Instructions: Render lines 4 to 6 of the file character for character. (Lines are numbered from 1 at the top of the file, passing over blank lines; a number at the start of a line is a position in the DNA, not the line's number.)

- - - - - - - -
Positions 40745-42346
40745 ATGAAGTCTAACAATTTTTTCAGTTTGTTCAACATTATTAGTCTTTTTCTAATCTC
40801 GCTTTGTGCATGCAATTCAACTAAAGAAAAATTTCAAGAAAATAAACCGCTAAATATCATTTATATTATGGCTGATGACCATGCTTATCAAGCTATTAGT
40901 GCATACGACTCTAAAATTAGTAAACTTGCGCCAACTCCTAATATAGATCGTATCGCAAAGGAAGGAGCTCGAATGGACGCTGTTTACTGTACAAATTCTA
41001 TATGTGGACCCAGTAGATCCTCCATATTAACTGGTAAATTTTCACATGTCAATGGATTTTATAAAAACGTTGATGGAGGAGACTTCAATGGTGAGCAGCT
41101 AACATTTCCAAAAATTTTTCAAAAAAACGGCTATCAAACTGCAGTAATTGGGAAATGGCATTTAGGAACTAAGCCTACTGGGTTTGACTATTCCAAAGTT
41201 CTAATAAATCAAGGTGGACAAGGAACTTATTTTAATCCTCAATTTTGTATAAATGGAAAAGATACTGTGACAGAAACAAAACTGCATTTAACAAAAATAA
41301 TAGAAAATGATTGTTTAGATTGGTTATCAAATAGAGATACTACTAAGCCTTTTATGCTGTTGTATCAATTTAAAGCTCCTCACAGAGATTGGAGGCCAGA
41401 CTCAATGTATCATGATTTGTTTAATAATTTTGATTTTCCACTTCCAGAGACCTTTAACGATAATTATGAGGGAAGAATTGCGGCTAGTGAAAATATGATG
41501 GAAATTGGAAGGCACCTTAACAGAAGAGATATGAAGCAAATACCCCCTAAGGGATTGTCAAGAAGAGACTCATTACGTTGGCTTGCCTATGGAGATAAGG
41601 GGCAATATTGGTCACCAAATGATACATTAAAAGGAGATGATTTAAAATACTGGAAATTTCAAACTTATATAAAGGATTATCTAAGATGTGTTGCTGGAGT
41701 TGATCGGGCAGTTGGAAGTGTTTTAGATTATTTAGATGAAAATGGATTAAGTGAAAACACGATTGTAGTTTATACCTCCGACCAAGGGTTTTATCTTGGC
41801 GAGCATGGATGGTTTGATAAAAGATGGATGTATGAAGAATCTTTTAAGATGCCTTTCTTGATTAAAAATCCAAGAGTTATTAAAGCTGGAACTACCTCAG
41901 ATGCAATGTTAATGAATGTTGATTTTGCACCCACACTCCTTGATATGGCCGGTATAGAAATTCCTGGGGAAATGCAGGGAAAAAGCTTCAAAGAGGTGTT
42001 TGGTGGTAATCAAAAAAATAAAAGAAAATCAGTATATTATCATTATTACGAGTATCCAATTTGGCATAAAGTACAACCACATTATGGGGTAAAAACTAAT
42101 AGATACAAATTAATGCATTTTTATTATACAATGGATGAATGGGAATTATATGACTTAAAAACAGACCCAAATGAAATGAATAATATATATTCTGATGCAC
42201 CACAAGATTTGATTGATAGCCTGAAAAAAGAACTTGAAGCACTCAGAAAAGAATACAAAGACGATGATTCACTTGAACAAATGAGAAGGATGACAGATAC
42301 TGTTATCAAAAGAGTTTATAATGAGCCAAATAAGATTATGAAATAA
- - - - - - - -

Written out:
40901 GCATACGACTCTAAAATTAGTAAACTTGCGCCAACTCCTAATATAGATCGTATCGCAAAGGAAGGAGCTCGAATGGACGCTGTTTACTGTACAAATTCTA
41001 TATGTGGACCCAGTAGATCCTCCATATTAACTGGTAAATTTTCACATGTCAATGGATTTTATAAAAACGTTGATGGAGGAGACTTCAATGGTGAGCAGCT
41101 AACATTTCCAAAAATTTTTCAAAAAAACGGCTATCAAACTGCAGTAATTGGGAAATGGCATTTAGGAACTAAGCCTACTGGGTTTGACTATTCCAAAGTT